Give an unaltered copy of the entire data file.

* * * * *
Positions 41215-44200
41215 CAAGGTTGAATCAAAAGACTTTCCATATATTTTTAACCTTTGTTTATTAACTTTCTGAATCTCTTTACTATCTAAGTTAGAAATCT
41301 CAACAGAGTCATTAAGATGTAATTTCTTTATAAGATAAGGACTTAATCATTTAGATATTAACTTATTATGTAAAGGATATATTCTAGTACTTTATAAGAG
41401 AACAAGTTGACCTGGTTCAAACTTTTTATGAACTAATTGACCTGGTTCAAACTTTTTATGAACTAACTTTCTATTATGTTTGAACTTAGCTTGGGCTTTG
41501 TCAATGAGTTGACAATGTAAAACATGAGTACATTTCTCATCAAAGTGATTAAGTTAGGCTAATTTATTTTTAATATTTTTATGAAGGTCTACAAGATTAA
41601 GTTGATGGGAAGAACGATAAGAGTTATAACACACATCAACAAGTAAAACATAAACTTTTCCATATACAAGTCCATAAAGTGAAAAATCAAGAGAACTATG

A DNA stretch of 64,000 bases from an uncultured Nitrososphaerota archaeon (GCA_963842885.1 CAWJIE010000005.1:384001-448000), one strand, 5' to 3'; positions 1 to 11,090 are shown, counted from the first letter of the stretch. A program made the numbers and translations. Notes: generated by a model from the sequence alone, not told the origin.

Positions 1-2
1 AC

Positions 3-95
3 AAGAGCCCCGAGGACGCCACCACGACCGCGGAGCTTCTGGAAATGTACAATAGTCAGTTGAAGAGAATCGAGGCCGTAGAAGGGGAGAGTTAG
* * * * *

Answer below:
Positions 41215-44200
41215 CAAGGTTGAATCAAAAGACTTTCCATATATTTTTAACCTTTGTTTATTAACTTTCTGAATCTCTTTACTATCTAAGTTAGAAATCT
41301 CAACAGAGTCATTAAGATGTAATTTCTTTATAAGATAAGGACTTAATCATTTAGATATTAACTTATTATGTAAAGGATATATTCTAGTACTTTATAAGAG
41401 AACAAGTTGACCTGGTTCAAACTTTTTATGAACTAATTGACCTGGTTCAAACTTTTTATGAACTAACTTTCTATTATGTTTGAACTTAGCTTGGGCTTTG
41501 TCAATGAGTTGACAATGTAAAACATGAGTACATTTCTCATCAAAGTGATTAAGTTAGGCTAATTTATTTTTAATATTTTTATGAAGGTCTACAAGATTAA
41601 GTTGATGGGAAGAACGATAAGAGTTATAACACACATCAACAAGTAAAACATAAACTTTTCCATATACAAGTCCATAAAGTGAAAAATCAAGAGAACTATG

A DNA stretch of 64,000 bases from an uncultured Nitrososphaerota archaeon (GCA_963842885.1 CAWJIE010000005.1:384001-448000), one strand, 5' to 3'; positions 1 to 11,090 are shown, counted from the first letter of the stretch. A program made the numbers and translations. Notes: generated by a model from the sequence alone, not told the origin.

Positions 1-2
1 AC

Positions 3-95
3 AAGAGCCCCGAGGACGCCACCACGACCGCGGAGCTTCTGGAAATGTACAATAGTCAGTTGAAGAGAATCGAGGCCGTAGAAGGGGAGAGTTAG